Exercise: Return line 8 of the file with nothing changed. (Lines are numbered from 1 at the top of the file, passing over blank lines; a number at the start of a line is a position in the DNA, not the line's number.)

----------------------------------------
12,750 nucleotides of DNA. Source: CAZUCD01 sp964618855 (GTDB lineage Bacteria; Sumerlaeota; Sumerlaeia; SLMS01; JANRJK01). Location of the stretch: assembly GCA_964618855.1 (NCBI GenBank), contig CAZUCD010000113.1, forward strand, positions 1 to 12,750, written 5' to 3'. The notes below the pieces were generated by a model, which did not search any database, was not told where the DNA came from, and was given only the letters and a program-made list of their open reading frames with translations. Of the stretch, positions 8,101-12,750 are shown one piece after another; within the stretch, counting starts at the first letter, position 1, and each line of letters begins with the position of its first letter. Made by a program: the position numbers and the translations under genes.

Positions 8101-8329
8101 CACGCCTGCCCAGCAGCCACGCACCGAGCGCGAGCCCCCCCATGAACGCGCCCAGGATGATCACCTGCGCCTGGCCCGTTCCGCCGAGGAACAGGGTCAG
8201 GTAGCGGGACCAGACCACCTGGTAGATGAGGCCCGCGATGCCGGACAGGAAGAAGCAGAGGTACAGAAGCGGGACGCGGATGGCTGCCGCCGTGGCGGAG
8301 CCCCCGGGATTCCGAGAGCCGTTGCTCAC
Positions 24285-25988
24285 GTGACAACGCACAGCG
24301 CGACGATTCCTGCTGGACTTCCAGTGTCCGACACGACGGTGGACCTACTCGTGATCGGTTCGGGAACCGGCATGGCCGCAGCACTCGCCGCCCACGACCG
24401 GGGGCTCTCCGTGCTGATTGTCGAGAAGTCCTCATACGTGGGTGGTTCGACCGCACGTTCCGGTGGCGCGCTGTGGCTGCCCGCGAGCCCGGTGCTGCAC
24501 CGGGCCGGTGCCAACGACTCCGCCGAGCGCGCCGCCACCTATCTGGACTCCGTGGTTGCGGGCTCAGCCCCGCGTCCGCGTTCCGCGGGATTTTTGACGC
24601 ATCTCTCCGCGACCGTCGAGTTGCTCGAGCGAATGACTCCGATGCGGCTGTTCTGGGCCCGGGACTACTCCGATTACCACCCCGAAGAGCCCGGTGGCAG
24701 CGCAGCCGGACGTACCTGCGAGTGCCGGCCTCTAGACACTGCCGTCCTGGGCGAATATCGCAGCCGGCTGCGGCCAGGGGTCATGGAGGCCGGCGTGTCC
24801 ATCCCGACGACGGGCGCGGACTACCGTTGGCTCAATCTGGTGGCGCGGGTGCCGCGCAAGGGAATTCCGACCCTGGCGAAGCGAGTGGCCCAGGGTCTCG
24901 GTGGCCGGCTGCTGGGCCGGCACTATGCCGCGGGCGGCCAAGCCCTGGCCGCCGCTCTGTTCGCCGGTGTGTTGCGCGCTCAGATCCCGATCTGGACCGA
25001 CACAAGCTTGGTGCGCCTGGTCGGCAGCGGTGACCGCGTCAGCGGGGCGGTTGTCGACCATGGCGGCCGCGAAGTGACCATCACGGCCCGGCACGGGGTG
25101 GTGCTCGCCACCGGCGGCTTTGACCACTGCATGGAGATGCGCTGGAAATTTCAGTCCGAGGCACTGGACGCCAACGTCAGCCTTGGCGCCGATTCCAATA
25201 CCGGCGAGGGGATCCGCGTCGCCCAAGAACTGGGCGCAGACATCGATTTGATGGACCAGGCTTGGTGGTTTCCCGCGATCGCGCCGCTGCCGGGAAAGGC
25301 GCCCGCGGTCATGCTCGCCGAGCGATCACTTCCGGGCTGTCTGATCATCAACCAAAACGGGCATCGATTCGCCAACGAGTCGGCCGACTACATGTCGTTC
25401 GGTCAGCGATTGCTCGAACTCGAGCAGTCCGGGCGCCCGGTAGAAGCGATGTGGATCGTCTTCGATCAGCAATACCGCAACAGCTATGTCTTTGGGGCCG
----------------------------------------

24301 CGACGATTCCTGCTGGACTTCCAGTGTCCGACACGACGGTGGACCTACTCGTGATCGGTTCGGGAACCGGCATGGCCGCAGCACTCGCCGCCCACGACCG